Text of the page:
Ok, regarding liability, a simple example, if I get rear-ended while wearing earphones, are you saying that I am going to share liability with the imbelicle that has just hit me? Seriously, unless you can produce something to back that up, I am ignoring it.
Wearing earphones while cycling is not a crime. Using a phone while driving or putting on make-up is.
If you need me to show you why it’s more dangerous to cycle with headphones in than not, then you shouldn’t be on the road.
There are a couple of places I travel regularly which necessitate using dangerous exits onto narrow, winding roads. I can’t see around bends, but I can hear things coming if I open the window. I’m happy to be ridiculed on that score while I remain in one piece.
Your experience as a cyclist and mine as a driver tell me the same thing - the roads are dangerous, we should all take more care.
No offence blown-in but even your language indicates the battle that cyclists face. If cycling without a helmet is nutty then driving a car or being a passenger in one is also nutty. I usually wear a helmet, except during very short trips. I believe that in certain circumstances it will offer me greater protection. However, for cycling fatalties, where the cyclist wasn’t wearing a helmet, the outcome wouldn’t have been changed by the cyclist wearing a helmet in the vast majority of cases. If a truck or other large vehicle runs over you, a helmet doesn’t offer any protection. There are lots of studies out there on the pros and cons of wearing cycling helmet. You should check some of them out.
It seems that we need some research on this area to answer the question once and for all. When I have a chance, I will dig further into this topic to see if there are any studies that actually quantify the risk.
Ok, I guess that our best hope is that we don’t meet on one of those corners because I am not going to hear you with earphones in and you are not going to hear me, window up or down, what with my bike in silent mode
Yes, I did jest a little at your strategy of rolling down the window. I honestly haven’t heard of that strategy before but one of my uncles who lived in England, when visiting, he would beep the car horn on bad corners and bends. I often wondered about the effectiveness of that strategy.
That’s common practice, combined with slowing down. I was taught to do so by my instructors, both car and bike. It’s mostly to get pedestrians onto the verge (or into the hedge if necessary ). A slowish-moving car doesn’t make much road noise, but can still do significant damage.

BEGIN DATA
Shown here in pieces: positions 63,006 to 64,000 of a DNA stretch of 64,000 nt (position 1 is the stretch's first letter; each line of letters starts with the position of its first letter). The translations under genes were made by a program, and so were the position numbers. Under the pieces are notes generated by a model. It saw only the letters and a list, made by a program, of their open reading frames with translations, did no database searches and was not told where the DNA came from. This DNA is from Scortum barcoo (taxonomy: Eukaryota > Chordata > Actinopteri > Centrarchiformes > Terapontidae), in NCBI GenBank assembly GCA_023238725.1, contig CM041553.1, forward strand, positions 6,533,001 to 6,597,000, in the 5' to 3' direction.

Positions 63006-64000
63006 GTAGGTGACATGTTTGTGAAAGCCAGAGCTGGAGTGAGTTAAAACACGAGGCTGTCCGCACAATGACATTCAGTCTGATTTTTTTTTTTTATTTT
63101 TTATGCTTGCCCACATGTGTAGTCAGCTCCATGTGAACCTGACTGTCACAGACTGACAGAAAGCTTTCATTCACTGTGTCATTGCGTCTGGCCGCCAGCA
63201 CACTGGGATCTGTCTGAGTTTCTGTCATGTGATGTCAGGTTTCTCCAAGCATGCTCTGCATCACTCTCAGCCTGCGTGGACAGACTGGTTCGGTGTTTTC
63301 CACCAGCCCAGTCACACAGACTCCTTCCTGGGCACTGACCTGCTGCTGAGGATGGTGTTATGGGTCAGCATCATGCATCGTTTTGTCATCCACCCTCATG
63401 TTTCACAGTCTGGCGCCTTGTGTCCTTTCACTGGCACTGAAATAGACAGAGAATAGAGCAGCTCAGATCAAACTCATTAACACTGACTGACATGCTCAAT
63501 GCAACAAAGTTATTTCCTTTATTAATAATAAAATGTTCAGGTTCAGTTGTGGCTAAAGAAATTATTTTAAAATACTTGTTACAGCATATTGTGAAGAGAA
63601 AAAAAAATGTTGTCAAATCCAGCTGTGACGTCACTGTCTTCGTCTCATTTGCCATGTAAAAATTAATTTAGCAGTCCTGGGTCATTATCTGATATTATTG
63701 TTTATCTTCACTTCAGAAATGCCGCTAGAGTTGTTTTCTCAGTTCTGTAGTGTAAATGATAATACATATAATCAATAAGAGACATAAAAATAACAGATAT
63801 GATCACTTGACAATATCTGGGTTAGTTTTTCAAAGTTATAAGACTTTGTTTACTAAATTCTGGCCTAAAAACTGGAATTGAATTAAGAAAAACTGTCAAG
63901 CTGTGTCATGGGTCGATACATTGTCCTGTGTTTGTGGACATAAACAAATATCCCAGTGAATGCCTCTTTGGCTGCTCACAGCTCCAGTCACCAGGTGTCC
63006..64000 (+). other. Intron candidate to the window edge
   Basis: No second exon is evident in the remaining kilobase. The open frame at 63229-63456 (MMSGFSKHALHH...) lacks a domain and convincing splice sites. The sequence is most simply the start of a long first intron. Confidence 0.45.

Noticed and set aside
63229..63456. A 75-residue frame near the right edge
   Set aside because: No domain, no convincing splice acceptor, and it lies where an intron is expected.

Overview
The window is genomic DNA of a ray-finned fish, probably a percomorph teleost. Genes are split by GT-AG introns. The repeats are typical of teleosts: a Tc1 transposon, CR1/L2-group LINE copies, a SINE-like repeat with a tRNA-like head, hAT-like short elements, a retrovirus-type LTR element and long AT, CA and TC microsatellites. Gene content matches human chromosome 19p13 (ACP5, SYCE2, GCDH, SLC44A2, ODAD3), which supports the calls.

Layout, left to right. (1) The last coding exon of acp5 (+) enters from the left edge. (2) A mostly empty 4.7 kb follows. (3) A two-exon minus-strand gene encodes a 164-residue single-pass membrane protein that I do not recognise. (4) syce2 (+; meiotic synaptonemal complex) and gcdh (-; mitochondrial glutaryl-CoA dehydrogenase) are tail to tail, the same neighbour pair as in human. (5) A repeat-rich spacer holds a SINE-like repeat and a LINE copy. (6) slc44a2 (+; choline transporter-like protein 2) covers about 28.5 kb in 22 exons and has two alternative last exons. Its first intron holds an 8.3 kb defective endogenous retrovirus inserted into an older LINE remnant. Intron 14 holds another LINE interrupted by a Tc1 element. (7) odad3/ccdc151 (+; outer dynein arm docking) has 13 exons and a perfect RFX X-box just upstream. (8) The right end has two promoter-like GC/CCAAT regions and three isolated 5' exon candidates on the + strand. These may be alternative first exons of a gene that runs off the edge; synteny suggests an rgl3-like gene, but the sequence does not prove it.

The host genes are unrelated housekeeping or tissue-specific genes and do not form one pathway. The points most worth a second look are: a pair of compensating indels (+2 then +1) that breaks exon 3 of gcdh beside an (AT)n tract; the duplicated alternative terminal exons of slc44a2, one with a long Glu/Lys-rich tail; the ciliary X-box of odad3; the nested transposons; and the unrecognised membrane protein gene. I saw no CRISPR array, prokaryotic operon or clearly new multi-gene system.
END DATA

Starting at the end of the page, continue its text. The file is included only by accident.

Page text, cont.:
It’s the houses on a little plot of land on the side of a busy road that I just can’t get my head around. No footpaths, and the road is too dangerous for walking so there is no way of leaving the house other than in the car. There are lots of them, though, so plenty of people must not be bothered by this. Definitely not for me. I certainly can see the benefits of small town / village living though.
The ones that really confuse me are the one-offs built right up to the roadside. Eh? Surely, if you own the land, why not have a front garden and a hedge for some privacy and sound insulation? Weird, just weird.
Erm, I did answer the second question. The first question I didn’t answer as I don’t know that answer.
He was not statistically insignificant to me nor to his family. If the cyclists answer to “why does nobody care about cyclists’ deaths” is “we don’t care about pedestrian death caused by cyclists” then it is hardly surprising you sometimes get an unsympathetic ear.
I never heard of anyone deliberately building right up to the road side in rural locations (unless its an established town/village street) quite often what happens is roads get realigned or widened and a house endsup on it.
If you check your standard planning permission you would often see clauses stating how far the front wall has to be from center of road, also that houses have to align with neighbors and so on.
I took extra few feet above what was required from the road to construct the wall, hell also tarmacked it with a better surface than the main road which apparently was not resurfaced anytime in my lifetime , its handy when there are extra visitors for extra parking not interfering with main traffic (and less garden to maintain ).